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Retirement planning, an urgent necessity

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by Cerlian Russell

Senior Manager, Business and Operations,

Bank of St Vincent and the Grenadines

In the past, only persons in their late 40s or 50s were interested in retirement planning. However, with persons living longer and the risk of outliving their retirement savings being a reality, retirement planning has come to the forefront. With increasing health care costs, taxes, inflation and the volatility in financial markets, retirement has become even more challenging.

CNN Money News recently reported that one out of three workers in the US does not have money set aside for the future, which includes 30 per cent of persons 55 years and over. These statistics, I believe, could be worse for countries in the ECCB currency union, based on the high levels of unemployment. The challenges for retirees are real and can cause anxiety and feelings of unpreparedness for retirement.

The biggest dilemma for a number of persons approaching retirement is their inability to balance the life they want to live today with the life they want to live during retirement. Many persons fail to start planning early for retirement because of several misconceptions. Firstly, most persons believe that their social security/pension (or in some cases both) will be sufficient to cover all their bills when retired.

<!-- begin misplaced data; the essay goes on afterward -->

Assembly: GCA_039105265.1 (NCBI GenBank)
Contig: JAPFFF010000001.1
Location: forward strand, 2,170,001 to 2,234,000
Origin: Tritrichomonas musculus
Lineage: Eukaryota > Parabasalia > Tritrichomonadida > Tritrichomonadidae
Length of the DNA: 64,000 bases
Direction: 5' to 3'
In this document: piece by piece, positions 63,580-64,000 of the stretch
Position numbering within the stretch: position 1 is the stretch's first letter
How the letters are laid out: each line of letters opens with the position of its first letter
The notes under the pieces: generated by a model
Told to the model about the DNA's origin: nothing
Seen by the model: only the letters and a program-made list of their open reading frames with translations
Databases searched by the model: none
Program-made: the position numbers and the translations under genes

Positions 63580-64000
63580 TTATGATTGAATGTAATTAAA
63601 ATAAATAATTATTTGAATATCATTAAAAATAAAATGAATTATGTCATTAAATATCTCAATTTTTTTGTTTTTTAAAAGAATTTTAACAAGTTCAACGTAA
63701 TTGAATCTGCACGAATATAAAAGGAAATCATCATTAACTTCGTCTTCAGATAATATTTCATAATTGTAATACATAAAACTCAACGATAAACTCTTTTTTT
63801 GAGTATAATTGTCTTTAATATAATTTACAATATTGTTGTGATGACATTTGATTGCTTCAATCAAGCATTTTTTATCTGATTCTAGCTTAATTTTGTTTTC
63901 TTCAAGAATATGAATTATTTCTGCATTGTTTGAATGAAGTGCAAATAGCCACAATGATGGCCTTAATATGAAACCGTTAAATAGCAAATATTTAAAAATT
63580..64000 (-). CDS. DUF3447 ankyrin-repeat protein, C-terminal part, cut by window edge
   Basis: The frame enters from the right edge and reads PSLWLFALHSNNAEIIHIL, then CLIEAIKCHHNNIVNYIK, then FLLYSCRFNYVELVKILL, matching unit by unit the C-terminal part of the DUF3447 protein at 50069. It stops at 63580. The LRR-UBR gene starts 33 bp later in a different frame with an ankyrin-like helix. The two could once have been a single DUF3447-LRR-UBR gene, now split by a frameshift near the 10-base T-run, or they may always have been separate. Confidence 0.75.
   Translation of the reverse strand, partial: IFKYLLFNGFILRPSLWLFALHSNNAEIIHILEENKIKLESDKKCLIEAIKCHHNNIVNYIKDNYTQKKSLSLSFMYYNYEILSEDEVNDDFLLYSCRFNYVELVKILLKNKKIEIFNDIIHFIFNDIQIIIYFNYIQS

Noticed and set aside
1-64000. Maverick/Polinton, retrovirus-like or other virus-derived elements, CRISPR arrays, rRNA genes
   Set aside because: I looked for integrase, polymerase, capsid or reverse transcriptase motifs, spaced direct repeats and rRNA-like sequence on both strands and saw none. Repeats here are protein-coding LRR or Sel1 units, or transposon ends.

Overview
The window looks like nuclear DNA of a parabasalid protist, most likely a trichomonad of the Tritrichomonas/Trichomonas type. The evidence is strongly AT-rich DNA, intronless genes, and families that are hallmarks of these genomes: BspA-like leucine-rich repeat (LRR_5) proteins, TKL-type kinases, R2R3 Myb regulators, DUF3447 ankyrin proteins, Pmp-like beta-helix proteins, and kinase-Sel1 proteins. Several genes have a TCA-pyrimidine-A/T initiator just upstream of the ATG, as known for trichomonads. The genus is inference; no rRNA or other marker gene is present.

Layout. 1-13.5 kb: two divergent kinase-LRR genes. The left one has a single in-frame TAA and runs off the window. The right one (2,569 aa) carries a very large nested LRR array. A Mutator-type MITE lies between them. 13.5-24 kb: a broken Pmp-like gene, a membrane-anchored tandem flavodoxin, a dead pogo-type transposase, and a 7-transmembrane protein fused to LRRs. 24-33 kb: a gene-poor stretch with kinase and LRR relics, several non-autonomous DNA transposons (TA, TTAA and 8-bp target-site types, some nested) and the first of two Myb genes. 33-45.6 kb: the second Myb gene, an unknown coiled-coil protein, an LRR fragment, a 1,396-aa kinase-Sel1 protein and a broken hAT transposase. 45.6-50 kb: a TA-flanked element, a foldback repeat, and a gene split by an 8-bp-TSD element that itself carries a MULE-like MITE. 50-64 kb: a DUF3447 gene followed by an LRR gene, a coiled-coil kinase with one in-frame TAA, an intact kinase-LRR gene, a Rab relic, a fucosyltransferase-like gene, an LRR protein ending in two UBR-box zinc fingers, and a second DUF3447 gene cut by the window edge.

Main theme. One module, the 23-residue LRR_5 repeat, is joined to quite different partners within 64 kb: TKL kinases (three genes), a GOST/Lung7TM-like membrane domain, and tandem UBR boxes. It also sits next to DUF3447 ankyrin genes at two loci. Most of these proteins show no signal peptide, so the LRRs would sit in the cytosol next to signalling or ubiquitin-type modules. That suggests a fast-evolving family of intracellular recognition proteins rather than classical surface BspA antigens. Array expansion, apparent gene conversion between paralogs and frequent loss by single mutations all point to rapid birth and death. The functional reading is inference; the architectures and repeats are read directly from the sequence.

Persons may not realize that these may only contribute 40 to 80 per cent of their last salary. Also, some persons are not willing to make lifestyle changes to facilitate savings for their golden years, which could result in them being saddled with huge debts at the start of retirement. There is also the ignorance of higher health care costs as they approach their senior age.

With no long-term health care plan in place, health care costs could eat up a significant portion of retirement savings.

As we grapple with this dilemma, know the standard of living you desire during your retirement.

My recommendations to you are as follows: 1) Start by placing retirement planning on your front burner and seek advice from a competent professional who understands your needs. Don’t assume you can do it alone. 2) Open a new savings account now and start saving a little monthly; it will add up. 3) Avoid keeping all of your eggs in one basket; consider different interest bearing instruments and invest in equity based on your risk appetite and income bracket. 4) Finally, make plans to deal with long-term health care risks, since these risks have the potential to eat up all of your retirement savings.

Retirement should be a time to either explore new possibilities or a time to slow down while enjoying the life you have spent years building.

Rest assured, if this is the case, failure to make the sacrifices now and to put plans in place to deal with your Golden Years could see you working years after retirement age to make ends meet. This could result in a poor standard of living during what should be considered your Golden Years.

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